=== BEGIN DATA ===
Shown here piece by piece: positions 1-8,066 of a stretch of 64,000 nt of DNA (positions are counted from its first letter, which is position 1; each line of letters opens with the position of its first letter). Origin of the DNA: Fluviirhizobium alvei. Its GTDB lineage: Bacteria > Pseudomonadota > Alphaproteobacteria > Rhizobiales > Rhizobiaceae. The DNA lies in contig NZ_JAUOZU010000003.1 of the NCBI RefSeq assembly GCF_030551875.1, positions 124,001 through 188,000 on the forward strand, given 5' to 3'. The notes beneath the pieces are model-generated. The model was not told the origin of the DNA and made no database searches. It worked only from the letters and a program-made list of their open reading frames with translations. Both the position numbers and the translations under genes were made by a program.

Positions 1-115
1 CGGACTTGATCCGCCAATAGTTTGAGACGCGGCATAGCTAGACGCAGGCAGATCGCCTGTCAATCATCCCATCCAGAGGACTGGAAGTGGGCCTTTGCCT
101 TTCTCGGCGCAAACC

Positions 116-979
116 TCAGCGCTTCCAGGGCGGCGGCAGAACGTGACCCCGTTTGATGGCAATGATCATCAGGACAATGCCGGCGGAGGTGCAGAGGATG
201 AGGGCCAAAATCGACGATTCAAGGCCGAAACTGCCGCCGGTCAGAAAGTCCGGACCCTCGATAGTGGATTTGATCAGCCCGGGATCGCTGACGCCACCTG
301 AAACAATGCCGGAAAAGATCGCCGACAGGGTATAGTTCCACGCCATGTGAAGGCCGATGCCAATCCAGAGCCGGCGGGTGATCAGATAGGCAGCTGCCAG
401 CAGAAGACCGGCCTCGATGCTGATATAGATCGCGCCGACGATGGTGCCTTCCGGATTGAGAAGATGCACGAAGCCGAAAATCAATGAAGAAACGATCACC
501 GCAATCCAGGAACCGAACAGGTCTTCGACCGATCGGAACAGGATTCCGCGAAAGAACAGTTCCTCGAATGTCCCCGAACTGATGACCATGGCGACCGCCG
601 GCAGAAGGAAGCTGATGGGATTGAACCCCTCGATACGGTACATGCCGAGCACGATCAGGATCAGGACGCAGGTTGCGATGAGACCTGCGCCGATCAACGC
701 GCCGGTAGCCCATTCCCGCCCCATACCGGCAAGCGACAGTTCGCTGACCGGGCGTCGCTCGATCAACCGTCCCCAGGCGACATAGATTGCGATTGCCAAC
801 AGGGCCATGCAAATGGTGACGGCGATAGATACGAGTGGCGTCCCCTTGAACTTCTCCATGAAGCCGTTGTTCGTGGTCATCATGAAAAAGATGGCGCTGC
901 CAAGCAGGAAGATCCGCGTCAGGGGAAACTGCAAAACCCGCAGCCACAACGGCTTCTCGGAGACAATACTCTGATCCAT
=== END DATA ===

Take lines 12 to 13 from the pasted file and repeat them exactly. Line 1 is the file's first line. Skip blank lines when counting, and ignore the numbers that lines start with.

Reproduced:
701 GCCGGTAGCCCATTCCCGCCCCATACCGGCAAGCGACAGTTCGCTGACCGGGCGTCGCTCGATCAACCGTCCCCAGGCGACATAGATTGCGATTGCCAAC
801 AGGGCCATGCAAATGGTGACGGCGATAGATACGAGTGGCGTCCCCTTGAACTTCTCCATGAAGCCGTTGTTCGTGGTCATCATGAAAAAGATGGCGCTGC